Tuesday, 3 June 2008

Muscle balance the key to athletics legend Steve Backleys' success

I realise I haven't really talked much about the training that I have done in the past and what I have learnt from it and what things I have learnt from others that improved my training. Here's an excerpt from a mail I just sent a friend. It explains the reason
I've trained long and hard both physically and mentally many times. The thing I always remember is how boring and tedious it gets no matter what you do. So a huge part of your plan is to know how to reinvigorate things so you maintain your passion and focus. Also you can spend very little time training but get lots out of it. That's crucial when you've been doing it for weeks on end. If it's just a short session then mentally it's easier to face than a big struggle.

For example when I was training at the gym when I worked at an IT helpdesk. My weights programme was just 20 minutes, yep 20 minutes and I worked my entire body.... twice and I knew it was the most I could do because I couldn't physically do another set.... My improvements were through the roof considering I trained once a week, I never plateaued just kept on improving and it didn't hurt. The reason was, I knew what it was doing to my body and why I was improving. I'd been training on and off for 10 years so I knew what worked for me, kept me fit and motivated and fitted with my life.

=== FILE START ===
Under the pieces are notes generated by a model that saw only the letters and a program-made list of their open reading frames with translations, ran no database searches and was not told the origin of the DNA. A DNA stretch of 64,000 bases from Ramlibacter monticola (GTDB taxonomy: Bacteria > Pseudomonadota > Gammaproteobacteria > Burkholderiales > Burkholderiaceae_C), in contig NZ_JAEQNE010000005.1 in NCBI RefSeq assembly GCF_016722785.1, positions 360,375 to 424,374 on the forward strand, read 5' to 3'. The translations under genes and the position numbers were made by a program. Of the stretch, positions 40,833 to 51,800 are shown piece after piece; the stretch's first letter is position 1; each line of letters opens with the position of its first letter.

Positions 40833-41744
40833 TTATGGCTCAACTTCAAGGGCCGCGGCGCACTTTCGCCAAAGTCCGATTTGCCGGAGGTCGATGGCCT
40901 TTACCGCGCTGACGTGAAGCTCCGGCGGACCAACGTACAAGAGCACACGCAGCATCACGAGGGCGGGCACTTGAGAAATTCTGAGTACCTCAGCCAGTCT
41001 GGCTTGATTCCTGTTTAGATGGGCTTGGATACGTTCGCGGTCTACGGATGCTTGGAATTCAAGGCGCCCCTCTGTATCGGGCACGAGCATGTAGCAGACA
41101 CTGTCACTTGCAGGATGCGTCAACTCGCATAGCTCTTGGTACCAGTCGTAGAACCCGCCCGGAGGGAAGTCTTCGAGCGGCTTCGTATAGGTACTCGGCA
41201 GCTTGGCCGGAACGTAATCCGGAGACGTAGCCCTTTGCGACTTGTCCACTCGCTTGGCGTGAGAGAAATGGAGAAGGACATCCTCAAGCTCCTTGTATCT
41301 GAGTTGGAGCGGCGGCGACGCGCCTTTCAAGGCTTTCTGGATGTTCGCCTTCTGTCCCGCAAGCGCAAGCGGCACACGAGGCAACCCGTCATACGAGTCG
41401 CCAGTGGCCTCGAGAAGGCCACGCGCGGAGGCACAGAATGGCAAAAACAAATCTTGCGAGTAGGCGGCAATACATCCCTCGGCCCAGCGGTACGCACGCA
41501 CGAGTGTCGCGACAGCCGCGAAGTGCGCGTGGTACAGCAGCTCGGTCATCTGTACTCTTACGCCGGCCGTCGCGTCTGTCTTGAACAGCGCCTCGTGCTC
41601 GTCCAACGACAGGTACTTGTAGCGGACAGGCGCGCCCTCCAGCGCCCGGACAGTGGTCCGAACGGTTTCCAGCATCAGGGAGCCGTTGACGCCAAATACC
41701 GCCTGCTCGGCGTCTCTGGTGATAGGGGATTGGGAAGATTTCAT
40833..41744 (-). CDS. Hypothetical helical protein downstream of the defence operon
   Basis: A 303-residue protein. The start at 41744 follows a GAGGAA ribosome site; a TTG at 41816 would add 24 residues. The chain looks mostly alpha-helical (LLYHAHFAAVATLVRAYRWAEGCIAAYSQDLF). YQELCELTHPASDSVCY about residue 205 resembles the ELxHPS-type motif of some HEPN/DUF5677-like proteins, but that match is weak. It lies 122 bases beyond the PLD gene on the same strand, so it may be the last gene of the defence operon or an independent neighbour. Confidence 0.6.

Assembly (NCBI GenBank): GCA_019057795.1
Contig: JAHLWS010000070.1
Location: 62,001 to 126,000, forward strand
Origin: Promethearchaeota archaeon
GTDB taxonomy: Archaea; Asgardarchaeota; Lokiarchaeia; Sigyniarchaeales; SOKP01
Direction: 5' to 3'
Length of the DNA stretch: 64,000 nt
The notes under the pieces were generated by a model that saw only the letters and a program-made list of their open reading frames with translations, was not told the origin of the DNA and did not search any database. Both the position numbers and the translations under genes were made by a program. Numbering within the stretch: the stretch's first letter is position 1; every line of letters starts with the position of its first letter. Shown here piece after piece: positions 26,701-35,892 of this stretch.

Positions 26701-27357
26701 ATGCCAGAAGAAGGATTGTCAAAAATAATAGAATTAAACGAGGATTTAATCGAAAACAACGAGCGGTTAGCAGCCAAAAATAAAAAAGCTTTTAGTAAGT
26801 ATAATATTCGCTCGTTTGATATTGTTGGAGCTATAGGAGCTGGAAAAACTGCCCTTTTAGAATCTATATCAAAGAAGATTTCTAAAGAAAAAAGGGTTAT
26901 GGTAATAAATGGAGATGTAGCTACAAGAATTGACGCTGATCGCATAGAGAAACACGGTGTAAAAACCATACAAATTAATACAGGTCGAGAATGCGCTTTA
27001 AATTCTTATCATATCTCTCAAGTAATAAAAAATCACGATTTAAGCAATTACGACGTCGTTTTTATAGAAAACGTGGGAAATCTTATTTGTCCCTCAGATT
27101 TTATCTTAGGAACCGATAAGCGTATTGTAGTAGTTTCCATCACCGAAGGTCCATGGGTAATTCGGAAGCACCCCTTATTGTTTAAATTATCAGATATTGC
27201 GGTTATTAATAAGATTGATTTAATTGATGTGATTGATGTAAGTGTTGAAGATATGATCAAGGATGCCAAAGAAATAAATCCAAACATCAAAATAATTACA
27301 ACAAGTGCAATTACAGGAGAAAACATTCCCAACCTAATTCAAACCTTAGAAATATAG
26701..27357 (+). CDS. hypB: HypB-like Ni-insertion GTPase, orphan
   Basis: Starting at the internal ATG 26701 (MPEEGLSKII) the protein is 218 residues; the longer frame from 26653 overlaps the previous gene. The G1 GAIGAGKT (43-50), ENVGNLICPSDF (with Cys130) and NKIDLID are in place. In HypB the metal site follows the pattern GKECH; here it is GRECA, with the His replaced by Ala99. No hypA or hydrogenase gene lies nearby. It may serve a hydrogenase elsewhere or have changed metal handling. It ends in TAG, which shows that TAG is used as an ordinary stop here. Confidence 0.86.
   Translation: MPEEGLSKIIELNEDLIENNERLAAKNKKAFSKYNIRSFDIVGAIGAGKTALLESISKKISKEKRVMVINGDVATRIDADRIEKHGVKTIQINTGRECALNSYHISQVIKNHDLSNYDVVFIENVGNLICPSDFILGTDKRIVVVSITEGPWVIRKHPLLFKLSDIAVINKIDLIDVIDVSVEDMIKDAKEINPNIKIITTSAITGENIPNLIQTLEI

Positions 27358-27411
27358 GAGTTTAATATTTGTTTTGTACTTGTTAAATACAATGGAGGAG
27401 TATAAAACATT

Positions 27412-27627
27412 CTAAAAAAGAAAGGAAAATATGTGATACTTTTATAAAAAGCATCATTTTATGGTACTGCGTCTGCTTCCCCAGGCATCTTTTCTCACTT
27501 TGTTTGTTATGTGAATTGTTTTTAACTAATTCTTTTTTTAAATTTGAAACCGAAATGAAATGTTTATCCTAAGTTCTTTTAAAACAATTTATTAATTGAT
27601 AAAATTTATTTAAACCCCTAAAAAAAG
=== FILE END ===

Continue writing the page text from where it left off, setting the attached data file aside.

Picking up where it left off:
Have a read of this article about Steve Backley. http://en.wikipedia.org/wiki/Steve_Backley He was a top British athlete in his day and taught me something very important about training. I watched him countless times at the Olympics and world championships as a world class javelin thrower. He was Rafael Nadal to his Federer of Jan Zelezny. I once listened to an interview with him about how he overcame serious injury in his shoulder joint which is obviously the most critical joint to a javelin thrower.

The previous article I wrote on muscle balance is really a tribute to what he said in that interview. He learnt that it wasn't about having one muscle that was stronger than his opponents. It was about having a package that's better balanced because for example his triceps complements his biceps. To throw furthest he can only get the most out of his arms when all the muscles involved work really well together in a good balance.
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